The Junior Archaeologists of Western Australia Goes Global!

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The Junior Archaeologists Club of Western Australia is leading the way in inspiring the next generation of heritage professionals to protect our fragile heritage.

Run by archaeologist Sue Carter from STC Archaeology, the Junior Archaeologists Club now includes home school courses for children – and their parents!

Mortimer Wheeler stated that “Archaeology is about people” and making it available to everyday people, especially in the 21st century, is now more important than ever.

Our world is changing, countries are changing, borders and cultures are changing, yet few of our sites and monuments from the past remain stable during this global shift of humanity and consciousness. What relevance does the past hold for future generations?

Constantly being asked,”What’s in it for me?” when discussing archaeology and its importance with the general public, shows a clear misunderstanding of our past and the effects it has not only on our present but also on our future.

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So much of Australian history is covered up, not spoken about, and not even discussed or taught in schools. How can a community understand the importance of its heritage if it does not know of it, understand it or learn of its cultural significance in the making of the Nation as it is today?

The Junior Archaeologists Club (JAC) now offers a unique opportunity for hands-on learning and collaboration. With families attending from many communities across the metro area, they are obtaining a clear understanding as to the processes and importance of archaeology, not just locally but state wide too.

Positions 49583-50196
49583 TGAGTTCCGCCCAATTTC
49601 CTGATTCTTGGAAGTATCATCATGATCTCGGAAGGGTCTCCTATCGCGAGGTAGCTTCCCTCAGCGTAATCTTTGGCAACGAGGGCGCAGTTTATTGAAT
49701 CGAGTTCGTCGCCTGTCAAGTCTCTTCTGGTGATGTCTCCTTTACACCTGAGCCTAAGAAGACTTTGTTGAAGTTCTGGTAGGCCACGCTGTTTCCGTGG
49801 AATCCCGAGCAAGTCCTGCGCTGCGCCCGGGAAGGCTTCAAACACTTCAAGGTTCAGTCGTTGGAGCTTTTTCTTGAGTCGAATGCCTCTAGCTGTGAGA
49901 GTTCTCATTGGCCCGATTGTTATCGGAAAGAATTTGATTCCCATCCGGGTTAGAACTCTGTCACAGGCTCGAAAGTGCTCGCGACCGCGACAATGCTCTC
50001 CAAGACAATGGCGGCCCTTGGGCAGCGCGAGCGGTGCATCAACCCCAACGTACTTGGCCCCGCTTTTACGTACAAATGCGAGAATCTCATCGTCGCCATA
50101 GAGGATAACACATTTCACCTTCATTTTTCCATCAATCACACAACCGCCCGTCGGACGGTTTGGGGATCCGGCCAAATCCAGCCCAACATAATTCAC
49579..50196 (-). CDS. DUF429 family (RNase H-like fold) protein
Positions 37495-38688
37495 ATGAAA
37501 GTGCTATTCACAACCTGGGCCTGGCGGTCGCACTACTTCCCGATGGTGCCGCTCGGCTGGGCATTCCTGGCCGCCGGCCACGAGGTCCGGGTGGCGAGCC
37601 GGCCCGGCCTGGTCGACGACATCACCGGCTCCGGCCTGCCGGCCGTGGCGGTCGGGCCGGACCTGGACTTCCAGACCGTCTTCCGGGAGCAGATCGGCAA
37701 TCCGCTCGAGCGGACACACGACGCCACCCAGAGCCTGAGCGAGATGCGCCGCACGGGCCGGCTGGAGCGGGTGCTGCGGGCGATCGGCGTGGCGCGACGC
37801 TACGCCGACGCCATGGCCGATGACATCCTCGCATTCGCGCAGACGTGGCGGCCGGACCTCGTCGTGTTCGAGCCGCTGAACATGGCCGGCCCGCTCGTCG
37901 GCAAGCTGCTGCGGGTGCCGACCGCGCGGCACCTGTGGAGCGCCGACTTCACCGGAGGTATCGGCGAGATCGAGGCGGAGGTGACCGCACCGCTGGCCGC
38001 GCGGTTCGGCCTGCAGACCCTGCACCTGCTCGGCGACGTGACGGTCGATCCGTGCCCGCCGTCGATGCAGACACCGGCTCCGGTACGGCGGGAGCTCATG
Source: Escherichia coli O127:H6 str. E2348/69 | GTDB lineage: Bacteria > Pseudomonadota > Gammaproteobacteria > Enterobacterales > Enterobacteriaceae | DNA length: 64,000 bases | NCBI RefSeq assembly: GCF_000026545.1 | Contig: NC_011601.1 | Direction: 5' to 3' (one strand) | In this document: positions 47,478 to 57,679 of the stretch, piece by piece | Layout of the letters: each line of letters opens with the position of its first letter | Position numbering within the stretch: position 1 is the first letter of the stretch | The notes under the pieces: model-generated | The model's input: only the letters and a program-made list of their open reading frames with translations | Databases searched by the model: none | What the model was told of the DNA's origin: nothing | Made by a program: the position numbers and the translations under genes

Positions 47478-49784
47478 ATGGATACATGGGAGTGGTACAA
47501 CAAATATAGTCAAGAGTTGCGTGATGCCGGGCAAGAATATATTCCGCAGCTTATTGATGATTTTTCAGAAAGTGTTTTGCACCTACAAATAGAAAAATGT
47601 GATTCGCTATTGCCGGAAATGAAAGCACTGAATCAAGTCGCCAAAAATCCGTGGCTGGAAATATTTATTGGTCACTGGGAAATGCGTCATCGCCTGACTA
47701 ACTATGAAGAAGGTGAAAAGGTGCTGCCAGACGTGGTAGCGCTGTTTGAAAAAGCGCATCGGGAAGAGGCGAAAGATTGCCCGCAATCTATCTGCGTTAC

An understanding to the significance of Indigenous archaeology is covered in the graduate Australian Archaeology Term; understanding and learning that it is illegal to remove indigenous objects; how to identify if you have discovered one; how to record it; who to report it too; and most importantly of all – to leave it where it is.

Levels of understanding and involvement extend not just to the JAC participants, but also to the extended family and community, when lessons and activities are discussed and their importance passed on.

The benefits of attending the JAC lessons are not purely archaeological – they reach way beyond that

• Interpersonal skills, such as social and listening
• Organization skills, including personal organization and prioritizing
• Analytical skills, like judgements and problem solving
• Personal skills, including insight, personal motivation, confidence, and leadership

The JAC also encourages peer to peer learning and collaboration, recognition and understanding of the diverse range of cultures within its classes, working as a team, self motivation and inclusion on all levels.

Each child has specific learning goals, which may not be directly associated with the classes, but which they achieve by the end of the term; goals such as gaining more confidence, handling anxiety, learning to share and how to collaborate with others.